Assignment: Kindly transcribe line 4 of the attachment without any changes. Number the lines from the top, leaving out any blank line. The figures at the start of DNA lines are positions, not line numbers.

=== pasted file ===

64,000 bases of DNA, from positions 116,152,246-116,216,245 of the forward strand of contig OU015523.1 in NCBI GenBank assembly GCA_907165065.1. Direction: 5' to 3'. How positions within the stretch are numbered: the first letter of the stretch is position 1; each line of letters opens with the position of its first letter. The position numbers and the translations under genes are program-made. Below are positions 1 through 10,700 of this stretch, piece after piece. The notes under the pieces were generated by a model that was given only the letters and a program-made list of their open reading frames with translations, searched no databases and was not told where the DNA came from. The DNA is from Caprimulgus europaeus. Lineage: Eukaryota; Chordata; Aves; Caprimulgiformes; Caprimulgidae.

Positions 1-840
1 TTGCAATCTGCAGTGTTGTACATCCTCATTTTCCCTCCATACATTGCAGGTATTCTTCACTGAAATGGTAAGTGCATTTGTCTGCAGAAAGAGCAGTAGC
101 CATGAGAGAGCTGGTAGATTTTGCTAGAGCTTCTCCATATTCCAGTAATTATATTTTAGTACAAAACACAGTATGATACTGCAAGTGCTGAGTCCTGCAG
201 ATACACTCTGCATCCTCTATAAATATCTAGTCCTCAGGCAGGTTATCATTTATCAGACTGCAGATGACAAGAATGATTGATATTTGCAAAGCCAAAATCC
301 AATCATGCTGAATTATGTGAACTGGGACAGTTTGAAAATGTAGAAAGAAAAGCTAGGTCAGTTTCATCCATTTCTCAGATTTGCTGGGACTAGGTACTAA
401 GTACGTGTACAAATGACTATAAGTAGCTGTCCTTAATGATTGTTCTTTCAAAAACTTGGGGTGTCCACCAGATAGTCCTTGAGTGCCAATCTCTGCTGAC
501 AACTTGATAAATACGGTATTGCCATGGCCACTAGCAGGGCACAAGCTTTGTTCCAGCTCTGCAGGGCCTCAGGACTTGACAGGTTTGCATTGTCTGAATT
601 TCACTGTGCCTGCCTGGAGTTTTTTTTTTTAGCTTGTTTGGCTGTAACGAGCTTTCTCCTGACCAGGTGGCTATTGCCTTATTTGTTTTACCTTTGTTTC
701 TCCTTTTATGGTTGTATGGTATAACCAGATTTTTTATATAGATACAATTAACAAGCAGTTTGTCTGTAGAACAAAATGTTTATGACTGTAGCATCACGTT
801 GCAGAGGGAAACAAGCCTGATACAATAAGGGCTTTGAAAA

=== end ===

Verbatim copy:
101 CATGAGAGAGCTGGTAGATTTTGCTAGAGCTTCTCCATATTCCAGTAATTATATTTTAGTACAAAACACAGTATGATACTGCAAGTGCTGAGTCCTGCAG